Industry Splits on DGTR’s Proposed Imposition of Safeguard Duty

Safeguard duty is bound to ensure an even playing field for both domestic and imported products, says Sunil Rathi.

Safeguard Duty on Solar Equipment

The solar industry has divided into two parts after the Directorate General of Trade Remedies (DGTR) has recommended, recently, imposition of safeguard duty for two years on imports of solar cell from China and Malaysia.

It has recommended a 25 percent safeguard duty for the first year, followed by a 20 percent safeguard duty during the first six months of the second year and 15 percent in the second half of the second year.

However, the DGTR has not recommended any duty to be levied on companies from other developing countries.

Commenting on the development, Magenta Power, Managing Director, Maxson Lewis said, “My take on the impending safeguard duty on imported PV panels is while at Magenta we have been supporting usage of Indian panels and also high quality imported panels, I am personally not in favour of the impending safeguard duties on imported panels. Here are my reasons why: Goes against the principles of a market driven pricing structure. The governments intervention in curtalining imports will drive up the cost of solar installations. What India needs is a driving down of prices not artificially holding it up. This will also cause Indian panel manufacture to stay away from investing in improving their process and products. Indian panel manufacturers have been laggards in developing technology and a safe guard only serves to maintain inefficiencies.”

“I would rather have an open playing field bereft of safe guard duties and also any subsidies. Both ways do more harm than good in a mature market,” he added.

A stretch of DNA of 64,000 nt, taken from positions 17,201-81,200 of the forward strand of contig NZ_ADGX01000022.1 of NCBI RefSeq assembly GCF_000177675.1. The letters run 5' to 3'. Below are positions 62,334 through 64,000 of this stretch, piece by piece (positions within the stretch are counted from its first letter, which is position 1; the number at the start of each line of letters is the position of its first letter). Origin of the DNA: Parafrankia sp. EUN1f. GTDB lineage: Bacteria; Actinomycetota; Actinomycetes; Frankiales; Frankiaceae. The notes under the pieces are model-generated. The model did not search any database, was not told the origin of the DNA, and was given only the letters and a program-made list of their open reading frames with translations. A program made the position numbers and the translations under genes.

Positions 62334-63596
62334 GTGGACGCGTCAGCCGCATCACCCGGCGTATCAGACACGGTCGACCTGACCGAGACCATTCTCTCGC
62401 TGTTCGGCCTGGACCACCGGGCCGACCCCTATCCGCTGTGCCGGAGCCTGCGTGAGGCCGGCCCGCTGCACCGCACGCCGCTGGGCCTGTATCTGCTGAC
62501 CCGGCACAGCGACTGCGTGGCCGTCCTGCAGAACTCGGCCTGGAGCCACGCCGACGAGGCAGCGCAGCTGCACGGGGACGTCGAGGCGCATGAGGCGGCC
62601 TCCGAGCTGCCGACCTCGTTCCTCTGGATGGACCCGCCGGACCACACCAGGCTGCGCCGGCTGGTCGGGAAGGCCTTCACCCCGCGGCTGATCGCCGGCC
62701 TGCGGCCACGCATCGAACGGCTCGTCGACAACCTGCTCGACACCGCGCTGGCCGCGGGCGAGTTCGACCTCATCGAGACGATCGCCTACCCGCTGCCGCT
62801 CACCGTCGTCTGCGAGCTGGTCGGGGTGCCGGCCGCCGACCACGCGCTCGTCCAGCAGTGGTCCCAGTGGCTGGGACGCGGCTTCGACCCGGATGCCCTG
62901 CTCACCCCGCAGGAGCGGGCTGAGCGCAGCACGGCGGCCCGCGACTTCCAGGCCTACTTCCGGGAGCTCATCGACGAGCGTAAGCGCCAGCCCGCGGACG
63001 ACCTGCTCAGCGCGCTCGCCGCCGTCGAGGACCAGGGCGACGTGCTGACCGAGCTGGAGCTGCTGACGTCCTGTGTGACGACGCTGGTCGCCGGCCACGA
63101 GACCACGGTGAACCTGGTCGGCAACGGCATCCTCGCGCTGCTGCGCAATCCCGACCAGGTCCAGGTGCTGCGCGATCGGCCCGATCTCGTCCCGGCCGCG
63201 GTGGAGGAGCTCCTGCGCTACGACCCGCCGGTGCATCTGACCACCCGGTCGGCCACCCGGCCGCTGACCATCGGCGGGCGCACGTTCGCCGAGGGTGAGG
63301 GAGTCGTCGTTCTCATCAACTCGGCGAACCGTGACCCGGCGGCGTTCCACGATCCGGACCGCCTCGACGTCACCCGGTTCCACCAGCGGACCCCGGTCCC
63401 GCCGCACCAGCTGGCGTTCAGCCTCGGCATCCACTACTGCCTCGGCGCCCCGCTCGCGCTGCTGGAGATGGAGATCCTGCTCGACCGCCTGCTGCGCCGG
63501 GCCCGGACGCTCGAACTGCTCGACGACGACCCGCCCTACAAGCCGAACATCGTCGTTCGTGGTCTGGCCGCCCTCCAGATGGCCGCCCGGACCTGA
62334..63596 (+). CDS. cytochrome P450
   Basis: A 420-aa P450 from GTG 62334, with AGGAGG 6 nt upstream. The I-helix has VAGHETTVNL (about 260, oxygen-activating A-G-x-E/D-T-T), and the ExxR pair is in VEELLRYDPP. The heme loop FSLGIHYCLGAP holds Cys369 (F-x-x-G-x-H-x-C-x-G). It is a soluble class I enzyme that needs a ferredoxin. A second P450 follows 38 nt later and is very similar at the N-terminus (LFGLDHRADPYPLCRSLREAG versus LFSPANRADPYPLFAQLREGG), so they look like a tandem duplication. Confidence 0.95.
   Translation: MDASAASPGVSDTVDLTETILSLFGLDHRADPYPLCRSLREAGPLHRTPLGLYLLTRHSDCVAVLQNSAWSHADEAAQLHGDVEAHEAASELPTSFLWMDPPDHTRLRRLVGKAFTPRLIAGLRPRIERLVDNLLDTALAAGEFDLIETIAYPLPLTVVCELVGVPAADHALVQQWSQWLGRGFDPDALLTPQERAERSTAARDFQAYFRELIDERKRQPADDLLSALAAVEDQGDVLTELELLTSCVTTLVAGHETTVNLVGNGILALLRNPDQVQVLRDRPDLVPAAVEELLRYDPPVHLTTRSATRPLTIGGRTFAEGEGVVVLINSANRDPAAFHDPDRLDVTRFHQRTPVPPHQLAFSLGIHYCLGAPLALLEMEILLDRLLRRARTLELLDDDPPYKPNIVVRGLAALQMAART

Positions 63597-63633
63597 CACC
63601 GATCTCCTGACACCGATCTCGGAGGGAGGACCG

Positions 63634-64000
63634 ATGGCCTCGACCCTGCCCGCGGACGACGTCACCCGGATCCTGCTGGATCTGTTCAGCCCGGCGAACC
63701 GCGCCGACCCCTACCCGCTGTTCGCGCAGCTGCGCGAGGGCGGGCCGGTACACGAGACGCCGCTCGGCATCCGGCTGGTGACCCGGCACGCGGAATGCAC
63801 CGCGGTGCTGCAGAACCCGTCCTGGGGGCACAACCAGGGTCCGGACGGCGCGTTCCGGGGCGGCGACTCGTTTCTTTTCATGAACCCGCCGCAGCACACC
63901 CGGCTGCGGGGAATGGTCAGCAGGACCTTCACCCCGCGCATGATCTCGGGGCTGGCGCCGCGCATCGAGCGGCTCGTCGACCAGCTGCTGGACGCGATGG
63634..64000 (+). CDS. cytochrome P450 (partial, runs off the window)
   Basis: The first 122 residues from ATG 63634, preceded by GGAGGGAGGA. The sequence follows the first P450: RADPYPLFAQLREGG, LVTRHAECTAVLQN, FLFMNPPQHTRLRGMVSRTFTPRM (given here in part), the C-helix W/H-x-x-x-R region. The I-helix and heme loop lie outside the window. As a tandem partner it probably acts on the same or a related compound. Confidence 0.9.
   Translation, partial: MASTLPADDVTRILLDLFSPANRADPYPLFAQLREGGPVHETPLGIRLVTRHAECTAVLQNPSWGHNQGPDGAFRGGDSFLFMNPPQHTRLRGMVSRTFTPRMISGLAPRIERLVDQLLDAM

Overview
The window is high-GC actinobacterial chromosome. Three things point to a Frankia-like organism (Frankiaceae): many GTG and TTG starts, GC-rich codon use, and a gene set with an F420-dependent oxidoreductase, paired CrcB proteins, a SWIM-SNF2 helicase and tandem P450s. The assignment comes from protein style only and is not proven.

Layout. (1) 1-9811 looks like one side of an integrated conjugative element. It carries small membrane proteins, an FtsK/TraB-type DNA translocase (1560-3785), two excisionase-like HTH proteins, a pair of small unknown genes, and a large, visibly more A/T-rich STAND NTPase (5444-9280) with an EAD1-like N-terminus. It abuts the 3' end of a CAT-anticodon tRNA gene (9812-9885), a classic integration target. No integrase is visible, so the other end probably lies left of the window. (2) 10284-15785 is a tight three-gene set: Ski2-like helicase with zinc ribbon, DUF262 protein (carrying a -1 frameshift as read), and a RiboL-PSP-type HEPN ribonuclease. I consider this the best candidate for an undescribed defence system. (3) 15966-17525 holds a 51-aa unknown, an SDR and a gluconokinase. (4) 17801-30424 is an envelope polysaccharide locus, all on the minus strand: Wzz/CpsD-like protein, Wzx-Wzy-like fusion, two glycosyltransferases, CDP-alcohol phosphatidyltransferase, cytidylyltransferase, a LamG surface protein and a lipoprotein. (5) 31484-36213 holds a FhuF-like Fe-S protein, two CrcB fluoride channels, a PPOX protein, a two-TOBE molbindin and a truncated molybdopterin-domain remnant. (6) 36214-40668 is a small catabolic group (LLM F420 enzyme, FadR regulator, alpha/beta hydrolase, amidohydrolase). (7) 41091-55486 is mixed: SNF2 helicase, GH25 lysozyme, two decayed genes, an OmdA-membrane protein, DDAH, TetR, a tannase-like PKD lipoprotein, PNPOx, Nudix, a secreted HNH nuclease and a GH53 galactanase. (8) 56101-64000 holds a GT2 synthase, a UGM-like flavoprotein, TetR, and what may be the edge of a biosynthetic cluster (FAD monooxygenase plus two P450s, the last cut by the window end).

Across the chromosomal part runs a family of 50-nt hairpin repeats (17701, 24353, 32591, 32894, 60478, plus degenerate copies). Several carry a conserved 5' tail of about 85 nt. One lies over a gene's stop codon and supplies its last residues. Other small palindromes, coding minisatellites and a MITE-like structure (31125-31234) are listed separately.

On the other hand one of the leading solar manufacturer, Waaree Energies, Director, Sunil Rathi said, “The current proposal from the DGTR comes as a relief and further strengthens our faith in the Government’s support towards Indian manufacturers. Imposition of 25 per cent safeguard duty will provide the necessitated boost to solar cells and module manufacturers. We believe it will help achieve the required energy security in the country, and motivate players to become active partners, as India transitions towards becoming a renewable energy reliant country.”

“Given a conducive environment, Indian manufactures are capable of innovation, product efficiency and quality. Safeguard duty is bound to ensure an even playing field for both domestic and imported products. We also foresee this initiative to help in more investments on R&D and disruptive technology,” he added.

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Manu Tayal

Manu Tayal

Manu is an Associate Editor at Saur Energy International where she writes and edits clean & green energy news, featured articles and interview industry veterans with a special focus on solar, wind and financial segments.

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